Deficit in 2021 set to reach 12.1%, but no tax hikes expected in the near future
, Deficit in 2021 set to reach 12.1%, but no tax hikes expected in the near future

The deficit that Malta is expecting for the year 2021 is forecasted at 12.1%, but the Government expects the GDP growth to be the highest in the EU, Minister for Finance and Employment Clyde Caruana said today. 

In spite of this, the government does not plan to introduce any taxes in the near future, Caruana said when addressing the media.

“The pandemic is costing the government 5 million per day; this is due to spending 3 million more per day because of the pandemic and a reduced government income due to lack of economic activity,“ Minister Caruana remarked.

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During the last budget, it was predicted that in 2021, the deficit would stand at 5.9%, but now it has been revised to stand at 12%. “The deficit that Malta is expecting for the year 2021 is forecast at 12.1%, but the Government expects the GDP growth to be the highest in the EU in 2022, Minister for Finance and Employment Clyde Caruana said.

The forecast for 2022 has been increased from 4.2% to 5.3%, and for 2023 it was revised from 3.7% to 3.9%. The deficit for 2024 is now predicted to be 2.9%.

The general government debt was predicted to stand at 55% of the GDP for 2020 during the budget, but it now stands at 54.3% of the GDP. This is followed by 65% in 2021, 66% in 2022, 66.5% in 2023 and 65.9% in 2024. 

Before the pandemic, the Government was also forecasting that the country would have a surplus of 1.4%, but it now stands at 10.1% deficit in 2020. The Minister explained that this is due to an increase of 43% in expenditure and a decrease of 57% in revenue.

The Minister said Malta spent 647 million more than was projected prior to the pandemic. 384 million were spent on the wage supplement, 43 million in vouchers and other benefits amounted to around 38 million, amongst other things. Health costs rose to 74 million, while repatriation flights cost 50 million.

Government income was reduced by 846 million than was predicted. Primarily, this was due to a lack of income from VAT as people spent less – which is 272 million less than predicted before the pandemic – while revenue from duty on documents resulted in 72 million less.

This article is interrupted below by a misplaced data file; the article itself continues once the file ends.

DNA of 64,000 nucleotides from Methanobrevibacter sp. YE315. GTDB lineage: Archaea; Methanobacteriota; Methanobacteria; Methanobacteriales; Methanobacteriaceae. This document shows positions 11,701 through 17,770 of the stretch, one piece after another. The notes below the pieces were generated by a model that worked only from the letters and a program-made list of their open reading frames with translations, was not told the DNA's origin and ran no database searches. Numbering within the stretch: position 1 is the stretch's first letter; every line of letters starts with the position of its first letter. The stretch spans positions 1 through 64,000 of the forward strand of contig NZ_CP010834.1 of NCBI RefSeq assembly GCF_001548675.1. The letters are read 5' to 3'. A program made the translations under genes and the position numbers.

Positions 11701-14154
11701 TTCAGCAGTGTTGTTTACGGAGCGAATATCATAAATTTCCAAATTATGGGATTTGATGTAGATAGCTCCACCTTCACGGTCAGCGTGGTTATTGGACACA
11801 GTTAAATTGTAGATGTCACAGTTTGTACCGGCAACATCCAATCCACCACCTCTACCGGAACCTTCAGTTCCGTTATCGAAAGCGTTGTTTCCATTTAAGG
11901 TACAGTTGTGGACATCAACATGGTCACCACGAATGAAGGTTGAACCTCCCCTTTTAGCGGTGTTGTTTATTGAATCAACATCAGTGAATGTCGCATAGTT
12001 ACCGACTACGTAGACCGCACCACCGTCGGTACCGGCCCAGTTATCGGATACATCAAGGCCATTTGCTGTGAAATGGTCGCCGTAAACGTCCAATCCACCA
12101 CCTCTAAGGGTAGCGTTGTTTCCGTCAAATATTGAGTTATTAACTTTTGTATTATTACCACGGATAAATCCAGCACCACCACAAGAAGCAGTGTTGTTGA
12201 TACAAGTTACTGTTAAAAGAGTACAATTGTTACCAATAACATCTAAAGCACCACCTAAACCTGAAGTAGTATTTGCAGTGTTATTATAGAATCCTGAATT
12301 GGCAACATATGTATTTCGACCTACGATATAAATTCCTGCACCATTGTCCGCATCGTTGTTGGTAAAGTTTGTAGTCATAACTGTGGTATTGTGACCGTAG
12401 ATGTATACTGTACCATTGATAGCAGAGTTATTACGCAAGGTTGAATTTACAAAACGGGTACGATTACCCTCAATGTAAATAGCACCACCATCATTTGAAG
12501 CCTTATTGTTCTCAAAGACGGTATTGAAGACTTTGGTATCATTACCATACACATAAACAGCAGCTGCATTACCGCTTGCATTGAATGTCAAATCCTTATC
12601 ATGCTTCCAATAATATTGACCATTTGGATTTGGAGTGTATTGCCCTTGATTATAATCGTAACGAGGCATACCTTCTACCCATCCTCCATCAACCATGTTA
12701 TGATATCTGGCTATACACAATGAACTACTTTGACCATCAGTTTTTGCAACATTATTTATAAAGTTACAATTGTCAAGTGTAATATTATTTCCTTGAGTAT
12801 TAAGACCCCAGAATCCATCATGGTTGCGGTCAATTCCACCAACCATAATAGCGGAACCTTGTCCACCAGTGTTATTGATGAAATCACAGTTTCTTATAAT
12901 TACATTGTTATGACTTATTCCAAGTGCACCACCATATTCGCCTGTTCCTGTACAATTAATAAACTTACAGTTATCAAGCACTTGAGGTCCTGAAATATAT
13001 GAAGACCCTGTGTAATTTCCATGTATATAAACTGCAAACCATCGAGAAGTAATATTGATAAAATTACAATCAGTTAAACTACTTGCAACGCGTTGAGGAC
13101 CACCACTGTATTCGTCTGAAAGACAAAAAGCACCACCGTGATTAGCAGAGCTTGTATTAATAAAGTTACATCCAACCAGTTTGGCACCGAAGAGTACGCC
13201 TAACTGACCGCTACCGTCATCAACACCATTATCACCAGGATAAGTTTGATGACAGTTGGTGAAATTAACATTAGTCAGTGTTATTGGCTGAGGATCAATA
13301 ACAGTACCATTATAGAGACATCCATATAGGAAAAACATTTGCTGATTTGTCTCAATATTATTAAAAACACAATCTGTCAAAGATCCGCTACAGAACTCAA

“This results in a deficit of around 1.5 billion in 2020,” the Minister remarked.

The difference in the 2021 forecast is due to the fact that the government is expecting a 54% increase in expenditure and a 46% decrease in revenue than predicted prior to the pandemic. These equate to around €1 billion more expenditure than predicted and 848 million less in revenue.

The expenditure increase will be seen mostly due to the 375 million in wage supplement, 71 million more in Health, amongst other things. “We are also predicting to see more expenditure in terms of allowances and overtime,” Caruana said.

The Minister also noted that the government will lose 309 million in VAT, while duty on documents will result in a loss of 86 million, amongst other things.

Even though Malta was one of the most that suffered in the EU in terms of GDP, Malta managed to safeguard jobs through the government’s help and interventions, so much so that they increased the number of people in employment, Caruana remarked.

He mentioned that Malta has the highest change in employment rate in the EU. “Our business market is still very strong,” he said.

The Minister noted that lack of tourism was one of the biggest factors in all of this. The minister said that for every 2.8 million tourists that Malta was used to seeing, only 660,000 tourists came in 2020. Furthermore, for every 100 that tourists used to spend, last year they spent only 20 on average.

Although there are these grim factors, the minister reiterated that he “absolutely” expects that there will be no increase in taxes at any point in the near future.

“The debt that our country has, in comparison to other countries, is relatively low; one of the smallest in the rest of Europe when compared to the GDP of the country,” the Minister remarked. He noted that this is an important factor for economic success.

“The government was decisive in the amount of expenditure. So, last year, despite the deficit, our country still managed to safeguard our businesses. I predict that in the coming months we will have a higher employment rate. I will see that this continues to be strengthened,” he observed.  

 

 

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